Ron Paul regarding the Senate Audit the Fed bill:
Bernie Sanders has sold out and sided with Chris Dodd to gut Audit the Fed in the Senate. His “compromise” is what the Adminstration and banking interests want: they’ll allow the TARP and TALF to be audited, but no transparency of the FOMC, discount window operations or agreement with foreign central banks. We need to take aciton and stop this!
I am outraged. The Senate just voted down the Vitter Amendment and against a real audit of the Federal Reserve. My entire team and I are going to work very hard to make sure the American people know who voted right, and who voted with the banking special interests.
ORIGINALLY POSTED May 11, 2010 13:50
The Senate has passed what is being called the Audit the Fed bill with overwhelming support (96-0).
Up until about last Thursday (coincidence?) there was a possibility through the Vitter amendment (see below) that the Audit the Fed bill in the Senate was going to actually audit Fed monetary policy and discount window transactions as per the House of Representative’s bill (HR1207) which passed with significant support last year. The new bill, which was passed in the Senate, was changed by Senator Sanders at the very last minute, according to Ron Paul. Additionally, any hope of the Vitter amendment being passed seems to have been wiped out by Thursday’s stock market crash, which we have suggested was an attack on our financial system and a clear message to Congress by parties interested in keeping Fed activities secret.
Even the world’s most savvy stock-market giants (e.g., Warren E. Buffett) have warned over the past decade that derivatives are the fiscal equivalent of a weapon of mass destruction (WMD) – potentially lethal. And the consequences of such an explosion would make the recent global financial and economic crisis seem like penny ante. But generously lubricated lobbyists for the unrestricted, unsupervised derivatives markets tell congressional committees and government regulators to butt out.
While banks all over the world were imploding and some $50 trillion vanished in global stock markets, the derivatives market grew by an estimated 65 percent, according the Bank for International Settlements. BIS convenes the world’s 57 most powerful central bankers in Basel, Switzerland, for periodic secret meetings. Occasionally, they issue a cry of alarm. This time, derivatives had soared from $414.8 trillion at the end of 2006 to $683.7 trillion in mid-2008 – 18 months’ time.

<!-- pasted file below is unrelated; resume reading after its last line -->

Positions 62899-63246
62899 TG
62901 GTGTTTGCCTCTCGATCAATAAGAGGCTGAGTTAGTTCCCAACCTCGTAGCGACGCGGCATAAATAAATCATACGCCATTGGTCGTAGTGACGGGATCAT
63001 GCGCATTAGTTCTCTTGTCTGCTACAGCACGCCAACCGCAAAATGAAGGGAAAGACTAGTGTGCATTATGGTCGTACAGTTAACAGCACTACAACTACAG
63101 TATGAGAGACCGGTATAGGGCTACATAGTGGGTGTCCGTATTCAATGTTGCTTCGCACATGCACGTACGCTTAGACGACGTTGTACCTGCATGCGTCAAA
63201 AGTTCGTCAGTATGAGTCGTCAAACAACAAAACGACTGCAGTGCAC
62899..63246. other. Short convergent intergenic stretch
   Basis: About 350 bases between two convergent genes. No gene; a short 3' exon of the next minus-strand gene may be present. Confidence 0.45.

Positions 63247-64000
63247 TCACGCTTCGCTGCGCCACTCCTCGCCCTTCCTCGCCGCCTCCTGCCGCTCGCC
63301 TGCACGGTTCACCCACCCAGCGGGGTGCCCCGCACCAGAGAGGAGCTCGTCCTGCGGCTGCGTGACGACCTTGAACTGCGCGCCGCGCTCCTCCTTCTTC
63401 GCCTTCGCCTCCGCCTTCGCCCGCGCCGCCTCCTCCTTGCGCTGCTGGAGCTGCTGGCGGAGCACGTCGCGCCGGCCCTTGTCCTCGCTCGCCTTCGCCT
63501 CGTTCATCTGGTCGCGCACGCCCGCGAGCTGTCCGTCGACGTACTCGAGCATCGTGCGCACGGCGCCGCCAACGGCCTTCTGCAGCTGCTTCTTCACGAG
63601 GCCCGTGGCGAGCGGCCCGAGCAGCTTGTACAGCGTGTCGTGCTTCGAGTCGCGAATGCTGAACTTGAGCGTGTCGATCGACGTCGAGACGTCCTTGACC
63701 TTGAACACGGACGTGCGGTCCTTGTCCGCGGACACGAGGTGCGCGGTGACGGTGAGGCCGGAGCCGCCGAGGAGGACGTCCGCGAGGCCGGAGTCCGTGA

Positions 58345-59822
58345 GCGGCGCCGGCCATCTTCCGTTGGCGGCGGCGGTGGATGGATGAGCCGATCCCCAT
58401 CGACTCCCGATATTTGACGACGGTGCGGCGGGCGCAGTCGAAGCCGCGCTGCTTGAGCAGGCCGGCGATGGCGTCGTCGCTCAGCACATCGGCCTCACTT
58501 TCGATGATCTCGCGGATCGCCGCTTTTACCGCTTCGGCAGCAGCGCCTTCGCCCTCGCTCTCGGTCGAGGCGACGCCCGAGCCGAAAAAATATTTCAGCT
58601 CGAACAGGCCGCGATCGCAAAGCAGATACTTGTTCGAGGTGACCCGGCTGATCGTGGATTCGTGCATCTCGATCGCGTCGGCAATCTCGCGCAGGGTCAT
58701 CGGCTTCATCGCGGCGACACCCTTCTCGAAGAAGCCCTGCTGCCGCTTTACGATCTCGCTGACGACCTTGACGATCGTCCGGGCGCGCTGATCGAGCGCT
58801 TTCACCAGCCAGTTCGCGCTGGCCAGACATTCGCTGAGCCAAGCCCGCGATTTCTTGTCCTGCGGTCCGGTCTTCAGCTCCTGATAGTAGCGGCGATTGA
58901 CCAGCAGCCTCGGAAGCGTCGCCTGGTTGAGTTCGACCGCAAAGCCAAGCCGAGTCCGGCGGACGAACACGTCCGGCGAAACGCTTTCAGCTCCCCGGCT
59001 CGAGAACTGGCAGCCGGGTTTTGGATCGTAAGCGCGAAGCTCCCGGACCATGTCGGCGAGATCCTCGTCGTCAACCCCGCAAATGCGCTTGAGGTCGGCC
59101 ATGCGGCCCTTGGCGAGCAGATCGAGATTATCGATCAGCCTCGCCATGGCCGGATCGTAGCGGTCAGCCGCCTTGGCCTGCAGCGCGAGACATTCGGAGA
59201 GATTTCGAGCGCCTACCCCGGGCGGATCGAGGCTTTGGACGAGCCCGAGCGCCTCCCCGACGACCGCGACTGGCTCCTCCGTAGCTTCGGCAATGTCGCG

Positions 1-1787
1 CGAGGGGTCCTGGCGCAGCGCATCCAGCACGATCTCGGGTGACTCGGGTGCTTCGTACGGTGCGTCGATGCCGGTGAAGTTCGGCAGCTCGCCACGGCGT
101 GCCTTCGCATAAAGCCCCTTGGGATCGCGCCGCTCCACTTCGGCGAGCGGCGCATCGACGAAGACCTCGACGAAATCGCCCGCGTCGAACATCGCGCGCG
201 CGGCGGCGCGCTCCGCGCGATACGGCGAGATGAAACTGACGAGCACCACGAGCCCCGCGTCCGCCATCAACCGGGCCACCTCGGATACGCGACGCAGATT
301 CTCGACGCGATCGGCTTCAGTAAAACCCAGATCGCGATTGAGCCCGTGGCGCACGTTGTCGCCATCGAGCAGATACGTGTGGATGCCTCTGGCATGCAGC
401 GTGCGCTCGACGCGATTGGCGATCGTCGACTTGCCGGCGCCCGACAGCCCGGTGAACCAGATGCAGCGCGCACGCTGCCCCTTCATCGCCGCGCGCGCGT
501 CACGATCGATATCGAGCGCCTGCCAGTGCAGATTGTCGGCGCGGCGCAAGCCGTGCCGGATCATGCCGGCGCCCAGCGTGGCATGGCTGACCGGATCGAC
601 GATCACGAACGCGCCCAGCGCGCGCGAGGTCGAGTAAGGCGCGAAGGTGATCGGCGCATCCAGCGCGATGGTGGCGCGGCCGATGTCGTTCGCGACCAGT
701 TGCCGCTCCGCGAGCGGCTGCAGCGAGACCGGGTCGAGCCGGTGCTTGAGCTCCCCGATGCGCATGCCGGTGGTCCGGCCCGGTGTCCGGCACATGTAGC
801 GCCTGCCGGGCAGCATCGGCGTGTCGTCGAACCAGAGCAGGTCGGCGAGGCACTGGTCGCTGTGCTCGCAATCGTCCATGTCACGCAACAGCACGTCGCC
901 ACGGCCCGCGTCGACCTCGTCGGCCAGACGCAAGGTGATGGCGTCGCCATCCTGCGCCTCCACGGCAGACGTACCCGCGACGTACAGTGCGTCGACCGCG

The derivatives market is now estimated at $700 trillion (notional, or face, value, not market value). The world’s gross domestic product in 2009: $69.8 trillion; America’s, $14.2 trillion. The total market cap of all major global stock markets? A mere $30 trillion. And the total amount of dollar bills in circulation, most of them abroad: $830 billion (not trillion).
One of the Middle East’s most powerful bankers conceded recently that even after listening to experts explain the drill, he still does not understand derivatives and therefore doesn’t trust them and won’t have anything to do with them. And when that weapon of mass destruction explodes, he explained, “Our bank’s customers, from all over the world, will be saved from the disaster.”
What’s so difficult to understand about derivatives? Essentially, they are bets for or against the house – red or black at the roulette wheel. Or betting for or against the weather in situations in which the weather is critical (e.g., vineyards). Forwards, futures, options and swaps form the panoply of derivatives. Credit derivatives are based on loans, bonds or other forms of credit. Over-the-counter (OTC) derivatives are contracts that are traded and privately negotiated directly between two parties, outside of a regular exchange.